The first and last sonatas on this program form one of Beethoven’s contrasting pairs – for instance, the dramatic 5th Symphony followed by the bucolic 6th, justifiably nicknamed the “Pastoral” which he worked on at the same time and which were premiered together (their numbers, reversed). These sonatas were intended to be Op.23, Nos. 1 & 2, but due to an engravers error were each given separate numbers.
The A Minor is the dramatic one, turbulent and dark at times with more lyrical contrasts that usually end up subsumed by the drama.
The F Major is the “bucolic,” more relaxed one, if not exactly Pastoral in mood. Its sense of lightness and benign qualities have earned it the nickname “Spring,” a reminder that Beethoven enjoyed his summer trips to the countryside in order to compose in peace.
The last sonata to be composed came 10 years after its predecessor, the “Kreutzer.” It is usually overlooked because it does not seem to be an advance on the magnitude of the concerto-like 9th Sonata but there may be a practical reason for this. For whatever reason Beethoven did not continue writing violin sonatas as he did piano sonatas, the 10th was written for another French violinist, Pierre Rode, who was visiting Vienna in 1812 – a fateful year for Beethoven as well as Napoleon – and who, apparently, requested a sonata from the now well-established Beethoven.
It was written at the end of the year Beethoven completed the 7th and wrote the 8th Symphonies, during which time he (we assume) wrote his letter to the Immortal Beloved (whoever she may have been), met her (we assume) at a spa in Bohemia that summer and (we assume) broke up with her before he returned to Vienna (stopping off, by the way, to annoy his brother who was living with his girl-friend without having married her: you can read more about how Beethoven’s personal life intertwined with his creative life that year in this post at my blog, Thoughts on a Train).The bust (see right) was made by Klein in 1812, the likeness taken from a "life mask."
He returned to Vienna in November, then wrote the G Major Sonata for a concert in late December with Rode, aware that Rode, though four years his junior, was somewhat past his prime (as the story goes). The composer Ludwig Spohr, a great violinist in his own right, indicated when he was in Vienna in 1812 that Rode was already past his prime, finding later that Rode’s technique had deteriorated substantially that the man put aside playing the violin to focus on teaching and composing.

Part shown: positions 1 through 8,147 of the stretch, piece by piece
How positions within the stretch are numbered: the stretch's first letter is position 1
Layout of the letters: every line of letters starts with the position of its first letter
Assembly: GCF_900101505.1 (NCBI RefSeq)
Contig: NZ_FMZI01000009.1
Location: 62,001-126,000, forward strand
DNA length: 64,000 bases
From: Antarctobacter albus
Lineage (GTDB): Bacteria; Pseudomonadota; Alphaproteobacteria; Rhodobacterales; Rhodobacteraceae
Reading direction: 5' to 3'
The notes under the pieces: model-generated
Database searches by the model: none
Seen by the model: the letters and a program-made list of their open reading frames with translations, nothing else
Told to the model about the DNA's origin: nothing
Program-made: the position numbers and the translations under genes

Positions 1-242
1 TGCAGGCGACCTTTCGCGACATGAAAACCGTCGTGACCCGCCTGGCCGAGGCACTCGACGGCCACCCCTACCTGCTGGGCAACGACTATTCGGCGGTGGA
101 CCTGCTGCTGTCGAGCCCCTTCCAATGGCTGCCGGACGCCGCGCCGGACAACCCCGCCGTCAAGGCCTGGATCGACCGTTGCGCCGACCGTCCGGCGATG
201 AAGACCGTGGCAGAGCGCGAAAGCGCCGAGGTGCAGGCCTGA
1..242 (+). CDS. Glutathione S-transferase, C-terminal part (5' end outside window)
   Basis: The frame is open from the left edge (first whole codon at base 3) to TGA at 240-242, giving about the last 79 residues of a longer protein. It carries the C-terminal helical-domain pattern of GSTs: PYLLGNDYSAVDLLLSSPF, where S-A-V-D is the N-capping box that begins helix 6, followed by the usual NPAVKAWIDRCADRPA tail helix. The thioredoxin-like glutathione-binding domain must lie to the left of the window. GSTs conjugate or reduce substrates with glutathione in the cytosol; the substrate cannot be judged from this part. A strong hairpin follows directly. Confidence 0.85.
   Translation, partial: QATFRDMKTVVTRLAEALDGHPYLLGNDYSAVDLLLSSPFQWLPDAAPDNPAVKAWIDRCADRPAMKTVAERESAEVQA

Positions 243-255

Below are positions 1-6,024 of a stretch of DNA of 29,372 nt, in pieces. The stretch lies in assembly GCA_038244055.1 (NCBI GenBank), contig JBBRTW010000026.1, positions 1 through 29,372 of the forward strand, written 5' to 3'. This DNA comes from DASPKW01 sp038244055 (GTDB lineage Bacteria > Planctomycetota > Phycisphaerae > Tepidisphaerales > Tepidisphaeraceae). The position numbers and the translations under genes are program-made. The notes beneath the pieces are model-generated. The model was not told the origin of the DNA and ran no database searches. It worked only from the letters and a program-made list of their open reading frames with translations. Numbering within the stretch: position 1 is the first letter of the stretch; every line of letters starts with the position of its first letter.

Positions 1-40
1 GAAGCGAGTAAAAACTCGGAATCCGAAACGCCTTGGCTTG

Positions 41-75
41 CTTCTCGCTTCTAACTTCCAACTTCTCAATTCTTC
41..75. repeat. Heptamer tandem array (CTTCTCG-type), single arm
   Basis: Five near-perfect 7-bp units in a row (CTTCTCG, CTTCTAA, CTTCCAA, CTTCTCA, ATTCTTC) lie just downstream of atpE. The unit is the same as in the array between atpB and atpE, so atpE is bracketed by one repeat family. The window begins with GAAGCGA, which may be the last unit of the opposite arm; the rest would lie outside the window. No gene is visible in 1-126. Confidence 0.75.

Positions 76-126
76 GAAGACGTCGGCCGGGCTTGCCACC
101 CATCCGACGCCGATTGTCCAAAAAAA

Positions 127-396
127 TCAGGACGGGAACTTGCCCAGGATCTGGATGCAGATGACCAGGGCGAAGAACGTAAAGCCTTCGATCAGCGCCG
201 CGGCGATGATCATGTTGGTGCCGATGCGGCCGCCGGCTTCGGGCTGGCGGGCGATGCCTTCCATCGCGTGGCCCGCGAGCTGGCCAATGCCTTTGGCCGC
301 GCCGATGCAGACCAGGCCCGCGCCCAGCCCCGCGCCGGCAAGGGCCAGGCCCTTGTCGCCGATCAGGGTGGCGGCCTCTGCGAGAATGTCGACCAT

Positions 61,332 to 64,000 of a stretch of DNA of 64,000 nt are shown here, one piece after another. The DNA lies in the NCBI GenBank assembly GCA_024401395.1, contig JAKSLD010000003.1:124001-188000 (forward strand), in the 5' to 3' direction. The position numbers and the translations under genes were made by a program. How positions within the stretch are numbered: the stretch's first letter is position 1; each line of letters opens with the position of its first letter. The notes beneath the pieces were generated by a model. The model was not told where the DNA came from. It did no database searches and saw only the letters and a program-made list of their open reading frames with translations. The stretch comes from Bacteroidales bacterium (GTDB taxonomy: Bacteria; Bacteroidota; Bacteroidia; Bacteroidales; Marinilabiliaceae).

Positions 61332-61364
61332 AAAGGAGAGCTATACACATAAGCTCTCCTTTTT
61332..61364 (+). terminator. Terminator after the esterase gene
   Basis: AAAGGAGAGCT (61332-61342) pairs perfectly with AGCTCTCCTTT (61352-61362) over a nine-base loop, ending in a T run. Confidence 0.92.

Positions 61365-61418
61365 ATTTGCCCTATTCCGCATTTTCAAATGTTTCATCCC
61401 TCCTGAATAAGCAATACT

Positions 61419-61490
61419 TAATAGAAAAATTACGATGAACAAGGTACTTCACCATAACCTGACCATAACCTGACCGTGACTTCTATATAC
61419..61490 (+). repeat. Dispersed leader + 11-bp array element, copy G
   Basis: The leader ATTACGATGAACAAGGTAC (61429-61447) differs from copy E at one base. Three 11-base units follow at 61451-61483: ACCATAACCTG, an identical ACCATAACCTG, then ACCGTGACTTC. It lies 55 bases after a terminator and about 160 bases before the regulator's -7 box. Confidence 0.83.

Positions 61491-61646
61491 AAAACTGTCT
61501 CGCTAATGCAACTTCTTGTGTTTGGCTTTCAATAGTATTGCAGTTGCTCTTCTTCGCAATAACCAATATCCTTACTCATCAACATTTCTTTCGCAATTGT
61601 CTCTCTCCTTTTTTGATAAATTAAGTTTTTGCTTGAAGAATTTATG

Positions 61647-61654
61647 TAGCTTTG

This may explain the lack of bravura in Beethoven’s last violin sonata. He wrote to his patron and student, the Archduke Rudolph, that “I did not make great haste in the last movement [of the G Major Violin Sonata] for the sake of mere punctuality, the more because, in writing it, I had to consider the playing of Rode. In our finales we like rushing and resounding passages, but this does not please R and — this hinders me somewhat.”
However, Spohr, who was in Vienna at the same time – essentially competing with Rode for audience – did leave an account of his acquaintance with Beethoven that would also lead us to believe that, because of his deafness, the composer was past his prime as a performer: Spohr heard a private performance of Beethoven playing the “Ghost” Trio that was “by no means an enjoyment.”
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“…in the first place, the pianoforte was woefully out of tune which, however, troubled Beethoven little, since he could hear nothing of it, and, secondly, of the former so admired excellence of the virtuoso, scarcely anything was left, in consequence of his total deafness. In the forte, the poor deaf man hammered in such a way upon the keys that entire groups of notes were inaudible, so that one lost all intelligence of the subject unless the eye followed the score at the same time. I felt moved with deepest sorrow at so hard a destiny… Beethoven’s almost continual melancholy was no longer a riddle to me now.” – Ludwig Spohr (Autobiography)
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Conversing with Beethoven, when they met at a restaurant, was unpleasant as Spohr had to speak “so loud as to be heard in the third room off.” They met frequently, both at Spohr’s home and at the restaurant. He found Beethoven “a little blunt, not to say uncouth; but a truthful eye beamed from under his bushy eyebrows.”
After Beethoven had been absent from the restaurant for several days, Spohr inquired if he had been ill? Beethoven replied, “My boot was and as I have only one pair, I had house-arrest.”
Such was Beethoven’s life at the time he composed this pleasant, genial violin sonata written for Rode – Spohr’s “rival” – but which, like the Piano Trio in B-flat Major written the year before, was dedicated instead to the Archduke Rudolph who, we should remember, was the only patron Beethoven had who always supplied him with funding even in difficult economic times like 1812.
- Dick Strawser